The individuals appear on an NSA spreadsheet in the Snowden archives called FISA recapshort for the Foreign Intelligence Surveillance Act. Under that law, the Justice Department must convince a judge with the top-secret Foreign Intelligence Surveillance Court that there is probable cause to believe that American targets are not only agents of an international terrorist organization or other foreign power, but also are or may be engaged in or abetting espionage, sabotage, or terrorism. The authorizations must be renewed by the court, usually every 90 days for U.S. citizens.
...The five Americans whose email accounts were monitored by the NSA and FBI have all led highly public, outwardly exemplary lives. All five vehemently deny any involvement in terrorism or espionage, and none advocates violent jihad or is known to have been implicated in any crime, despite years of intense scrutiny by the government and the press. Some have even climbed the ranks of the U.S. national security and foreign policy establishments.
I just dont know why, says Gill, whose AOL and Yahoo! email accounts were monitored while he was a Republican candidate for the Virginia House of Delegates. Ive done everything in my life to be patriotic. I served in the Navy, served in the government, was active in my communityIve done everything that a good citizen, in my opinion, should do.
NY Times, Neenah, WI - Inside the municipal garage of this small lakefront city, parked next to the hefty orange snowplow, sits an even larger truck, this one painted in desert khaki. Weighing 30 tons and built to withstand land mines, the armored combat vehicle is one of hundreds showing up across the country, in police departments big and small.
The 9-foot-tall armored truck was intended for an overseas battlefield. But as President Obama ushers in the end of what he called Americas long season of war, the former tools of combat M-16 rifles, grenade launchers, silencers and more are ending up in local police departments, often with little public notice.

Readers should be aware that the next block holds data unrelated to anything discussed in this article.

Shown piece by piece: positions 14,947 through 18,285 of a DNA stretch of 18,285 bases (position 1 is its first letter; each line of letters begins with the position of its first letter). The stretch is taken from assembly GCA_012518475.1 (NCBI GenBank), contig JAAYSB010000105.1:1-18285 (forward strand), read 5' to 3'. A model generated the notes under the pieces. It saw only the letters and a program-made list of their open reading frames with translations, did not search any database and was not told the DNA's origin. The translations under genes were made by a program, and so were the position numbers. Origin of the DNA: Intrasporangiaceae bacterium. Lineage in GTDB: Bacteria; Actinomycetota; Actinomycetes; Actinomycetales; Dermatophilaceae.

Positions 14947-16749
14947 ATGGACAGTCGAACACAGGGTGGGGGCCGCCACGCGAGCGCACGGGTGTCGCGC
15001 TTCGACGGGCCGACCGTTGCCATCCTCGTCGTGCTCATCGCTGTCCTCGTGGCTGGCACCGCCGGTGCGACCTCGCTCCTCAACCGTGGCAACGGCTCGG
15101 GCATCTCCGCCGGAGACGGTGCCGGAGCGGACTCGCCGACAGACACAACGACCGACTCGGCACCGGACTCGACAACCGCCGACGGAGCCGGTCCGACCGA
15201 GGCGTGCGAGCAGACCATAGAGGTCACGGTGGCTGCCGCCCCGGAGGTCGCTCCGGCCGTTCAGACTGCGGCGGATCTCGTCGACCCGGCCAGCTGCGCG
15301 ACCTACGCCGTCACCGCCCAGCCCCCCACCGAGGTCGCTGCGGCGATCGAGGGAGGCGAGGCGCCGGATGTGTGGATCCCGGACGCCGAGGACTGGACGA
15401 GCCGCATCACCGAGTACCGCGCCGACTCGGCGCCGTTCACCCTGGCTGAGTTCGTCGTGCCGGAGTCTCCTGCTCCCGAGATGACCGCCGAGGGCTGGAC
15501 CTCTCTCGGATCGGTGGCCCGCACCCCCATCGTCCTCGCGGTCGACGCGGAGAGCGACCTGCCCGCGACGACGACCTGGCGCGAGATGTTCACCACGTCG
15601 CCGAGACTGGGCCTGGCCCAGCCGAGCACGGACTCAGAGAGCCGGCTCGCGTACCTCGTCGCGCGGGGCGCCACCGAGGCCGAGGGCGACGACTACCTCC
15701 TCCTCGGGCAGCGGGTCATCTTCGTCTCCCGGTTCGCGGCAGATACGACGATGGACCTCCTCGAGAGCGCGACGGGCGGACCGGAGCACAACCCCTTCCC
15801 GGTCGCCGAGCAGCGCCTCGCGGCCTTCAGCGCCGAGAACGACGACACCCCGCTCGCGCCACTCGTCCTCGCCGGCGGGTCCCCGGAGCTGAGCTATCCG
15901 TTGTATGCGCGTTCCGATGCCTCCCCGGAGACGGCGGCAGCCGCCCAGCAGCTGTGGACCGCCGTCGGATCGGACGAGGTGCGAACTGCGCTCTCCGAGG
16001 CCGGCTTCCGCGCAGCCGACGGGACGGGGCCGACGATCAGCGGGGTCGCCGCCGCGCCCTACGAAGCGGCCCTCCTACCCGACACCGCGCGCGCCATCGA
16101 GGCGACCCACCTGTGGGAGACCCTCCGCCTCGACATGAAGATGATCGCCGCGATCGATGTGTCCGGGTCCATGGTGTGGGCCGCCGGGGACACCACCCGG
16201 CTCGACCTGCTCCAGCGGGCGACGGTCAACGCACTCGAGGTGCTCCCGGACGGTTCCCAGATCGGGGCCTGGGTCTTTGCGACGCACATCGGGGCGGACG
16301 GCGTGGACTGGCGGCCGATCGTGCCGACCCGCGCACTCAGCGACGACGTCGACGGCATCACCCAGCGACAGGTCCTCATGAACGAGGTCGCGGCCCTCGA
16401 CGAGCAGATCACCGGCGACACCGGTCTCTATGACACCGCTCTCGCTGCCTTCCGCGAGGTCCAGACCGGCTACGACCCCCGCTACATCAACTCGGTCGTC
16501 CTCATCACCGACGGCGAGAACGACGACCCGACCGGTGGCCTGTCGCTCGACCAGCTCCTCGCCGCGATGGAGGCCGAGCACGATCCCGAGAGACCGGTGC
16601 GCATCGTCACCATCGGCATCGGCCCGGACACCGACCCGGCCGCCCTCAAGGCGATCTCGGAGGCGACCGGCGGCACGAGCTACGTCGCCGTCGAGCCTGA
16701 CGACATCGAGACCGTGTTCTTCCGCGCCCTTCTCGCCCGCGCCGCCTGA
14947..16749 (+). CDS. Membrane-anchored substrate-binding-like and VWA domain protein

During the Obama administration, according to Pentagon data, police departments have received tens of thousands of machine guns; nearly 200,000 ammunition magazines; thousands of pieces of camouflage and night-vision equipment; and hundreds of silencers, armored cars and aircraft.
The equipment has been added to the armories of police departments that already look and act like military units. Police SWAT teams are now deployed tens of thousands of times each year, increasingly for routine jobs. Masked, heavily armed police officers in Louisiana raided a nightclub in 2006 as part of a liquor inspection. In Florida in 2010, officers in SWAT gear and with guns drawn carried out raids on barbershops that mostly led only to charges of barbering without a license.
When the militarys mine-resistant trucks began arriving in large numbers last year, Neenah and places like it were plunged into the middle of a debate over whether the post-9/11 era had obscured the lines between soldier and police officer.
It just seems like ramping up a police department for a problem we dont have, said Shay Korittnig, a father of two who spoke against getting the armored truck at a recent public meeting in Neenah. This is not what I was looking for when I moved here, that my children would view their local police officer as an M-16-toting, SWAT-apparel-wearing officer.
A quiet city of about 25,000 people, Neenah has a violent crime rate that is far below the national average. Neenah has not had a homicide in more than five years.
interference in domestic affairs
Where police abuse people the most
FOOLS' GOAL: ZERO TOLERANCE: How infinite intolerance of some things -- but not others -- is damaging our land